The Golden State Warriors and San Jose Sharks endured through injuries to key players throughout their playoff runs this year. One team overcame them while another just couldn’t win because of it.
It was a tough time for me as a fan of both teams as I have this unrealistic optimism that my teams can overcome anything.
For the Warriors, it’s a little bit easier to believe in the team’s ability despite injuries. With Kevin Durant and DeMarcus Cousins injured, the Warriors didn’t miss a beat and advanced to their fifth straight NBA Finals appearance. Heck, Andre Iguodala missed the last game with an injury too. Cousins was out for most of the playoffs and Durant was out for essential five and a half games. Yet the Warriors didn’t miss a beat. They fell behind in some of the games but at no point did I believe they would lose.
This is the part of the legacy of this team. No lead is insurmountable. Each player on the team knows their role and the confidence is unmatched. Stars like Draymond Green, Klay Thompson and Stephen Curry played at their best level and took care of business. Role and bench players stepped up and it was all the difference. Injuries didn’t rattle the team. They are just that good.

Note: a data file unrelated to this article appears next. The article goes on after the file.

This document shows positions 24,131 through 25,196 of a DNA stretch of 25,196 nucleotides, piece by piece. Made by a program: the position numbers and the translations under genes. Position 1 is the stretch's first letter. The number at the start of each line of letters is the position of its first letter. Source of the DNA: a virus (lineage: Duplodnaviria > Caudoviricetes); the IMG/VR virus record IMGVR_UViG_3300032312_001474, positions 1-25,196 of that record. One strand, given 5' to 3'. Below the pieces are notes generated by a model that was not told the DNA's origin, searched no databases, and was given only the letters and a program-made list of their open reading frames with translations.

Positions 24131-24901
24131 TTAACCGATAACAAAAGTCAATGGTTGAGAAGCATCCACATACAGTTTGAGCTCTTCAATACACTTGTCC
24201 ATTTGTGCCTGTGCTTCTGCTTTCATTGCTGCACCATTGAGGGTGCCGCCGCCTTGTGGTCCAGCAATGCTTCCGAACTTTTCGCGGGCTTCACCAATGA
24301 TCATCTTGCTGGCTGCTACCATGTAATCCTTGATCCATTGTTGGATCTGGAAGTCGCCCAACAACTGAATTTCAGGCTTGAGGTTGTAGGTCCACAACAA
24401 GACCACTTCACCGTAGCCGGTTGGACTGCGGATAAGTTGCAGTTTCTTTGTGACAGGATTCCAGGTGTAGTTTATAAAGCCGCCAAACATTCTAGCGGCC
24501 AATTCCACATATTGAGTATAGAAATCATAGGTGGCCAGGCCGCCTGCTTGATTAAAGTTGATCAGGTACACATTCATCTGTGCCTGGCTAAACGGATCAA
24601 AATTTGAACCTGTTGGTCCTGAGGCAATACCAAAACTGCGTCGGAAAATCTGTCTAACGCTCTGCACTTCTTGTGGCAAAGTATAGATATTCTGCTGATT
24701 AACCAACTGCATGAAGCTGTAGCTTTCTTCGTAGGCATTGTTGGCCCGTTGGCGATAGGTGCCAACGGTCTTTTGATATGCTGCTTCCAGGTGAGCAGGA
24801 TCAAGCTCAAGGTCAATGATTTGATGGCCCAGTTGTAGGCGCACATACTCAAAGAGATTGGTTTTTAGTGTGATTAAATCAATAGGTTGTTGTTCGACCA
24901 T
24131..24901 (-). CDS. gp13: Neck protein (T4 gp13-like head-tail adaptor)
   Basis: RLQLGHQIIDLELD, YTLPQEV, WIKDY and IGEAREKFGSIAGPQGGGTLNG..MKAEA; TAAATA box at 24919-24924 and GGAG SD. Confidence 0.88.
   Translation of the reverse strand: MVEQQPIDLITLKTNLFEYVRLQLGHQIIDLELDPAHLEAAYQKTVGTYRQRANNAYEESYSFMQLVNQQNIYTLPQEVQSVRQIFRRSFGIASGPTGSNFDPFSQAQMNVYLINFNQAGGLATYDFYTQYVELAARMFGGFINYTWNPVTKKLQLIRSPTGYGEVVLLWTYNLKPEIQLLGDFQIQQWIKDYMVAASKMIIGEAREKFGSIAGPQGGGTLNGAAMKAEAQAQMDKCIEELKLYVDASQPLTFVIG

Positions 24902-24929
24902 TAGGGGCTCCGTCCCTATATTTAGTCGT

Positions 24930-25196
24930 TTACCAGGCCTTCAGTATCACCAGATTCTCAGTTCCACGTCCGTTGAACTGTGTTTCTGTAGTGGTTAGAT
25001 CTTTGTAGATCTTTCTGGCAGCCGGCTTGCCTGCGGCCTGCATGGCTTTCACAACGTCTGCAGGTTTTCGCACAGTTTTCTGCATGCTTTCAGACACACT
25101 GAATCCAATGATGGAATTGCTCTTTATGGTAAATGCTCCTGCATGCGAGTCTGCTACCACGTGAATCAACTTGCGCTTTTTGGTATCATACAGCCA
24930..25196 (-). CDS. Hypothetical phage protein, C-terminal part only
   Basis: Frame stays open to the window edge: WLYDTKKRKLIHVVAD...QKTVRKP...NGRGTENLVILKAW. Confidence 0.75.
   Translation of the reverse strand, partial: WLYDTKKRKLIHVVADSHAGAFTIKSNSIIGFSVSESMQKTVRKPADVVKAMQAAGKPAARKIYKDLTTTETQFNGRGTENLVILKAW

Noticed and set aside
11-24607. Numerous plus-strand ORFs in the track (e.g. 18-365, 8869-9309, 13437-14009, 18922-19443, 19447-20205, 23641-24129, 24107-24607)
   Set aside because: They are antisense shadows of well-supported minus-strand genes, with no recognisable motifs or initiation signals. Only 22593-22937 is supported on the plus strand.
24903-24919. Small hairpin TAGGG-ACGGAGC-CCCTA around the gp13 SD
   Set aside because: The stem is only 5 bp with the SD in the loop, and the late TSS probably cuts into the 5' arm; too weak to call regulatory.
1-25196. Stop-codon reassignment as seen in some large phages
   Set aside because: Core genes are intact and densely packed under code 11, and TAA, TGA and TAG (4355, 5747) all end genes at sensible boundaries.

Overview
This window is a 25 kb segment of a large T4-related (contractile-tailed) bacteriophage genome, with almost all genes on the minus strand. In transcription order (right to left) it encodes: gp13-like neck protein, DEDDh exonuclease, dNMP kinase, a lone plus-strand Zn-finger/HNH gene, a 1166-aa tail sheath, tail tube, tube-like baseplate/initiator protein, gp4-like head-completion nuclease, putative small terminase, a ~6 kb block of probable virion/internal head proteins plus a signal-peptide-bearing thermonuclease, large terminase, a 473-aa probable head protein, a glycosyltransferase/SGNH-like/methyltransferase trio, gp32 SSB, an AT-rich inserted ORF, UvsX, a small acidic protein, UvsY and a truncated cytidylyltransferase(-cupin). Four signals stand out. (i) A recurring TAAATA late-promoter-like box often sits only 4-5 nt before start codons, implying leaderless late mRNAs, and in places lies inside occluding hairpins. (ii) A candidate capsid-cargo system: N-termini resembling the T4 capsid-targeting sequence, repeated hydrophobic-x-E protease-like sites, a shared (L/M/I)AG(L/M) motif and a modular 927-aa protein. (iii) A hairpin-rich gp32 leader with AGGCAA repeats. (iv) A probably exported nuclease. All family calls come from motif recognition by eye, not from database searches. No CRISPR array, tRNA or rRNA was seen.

The same story cannot be said about the Sharks. They overachieved this year and were two wins away from the Stanley Cup Final. But injuries were too much and we all knew the team was running on borrowed time.
Despite the miraculous comeback against the Vegas Knights, Joe Pavelski’s injury was used as a battle cry for the team. Sadly Pavelski’s return was short-lived as he was out for the team’s final game. The same can be sad about Erik Karlsson’s groin injury and Tomas Hertl as they both missed the final game. That’s three big stars out of the lineup. It’s rare for a team to be out of that much talent to be able to win — let alone a playoff game.
The injuries were too much for the Sharks and their fate was essentially sealed before the puck dropped. I didn’t feel the same way I did for this team as I did for the Warriors. I didn’t think the Sharks just had enough with this. And with the NHL playoffs being the toughest playoff in all four major sports, it was another sad exit for the team.
The injury narrative isn’t something anyone likes to see. We want to see all teams as their best. But that’s the story we have here in the Bay. Two teams face injuries and we have two different results. It’s just the story of the Bay Area sports scene.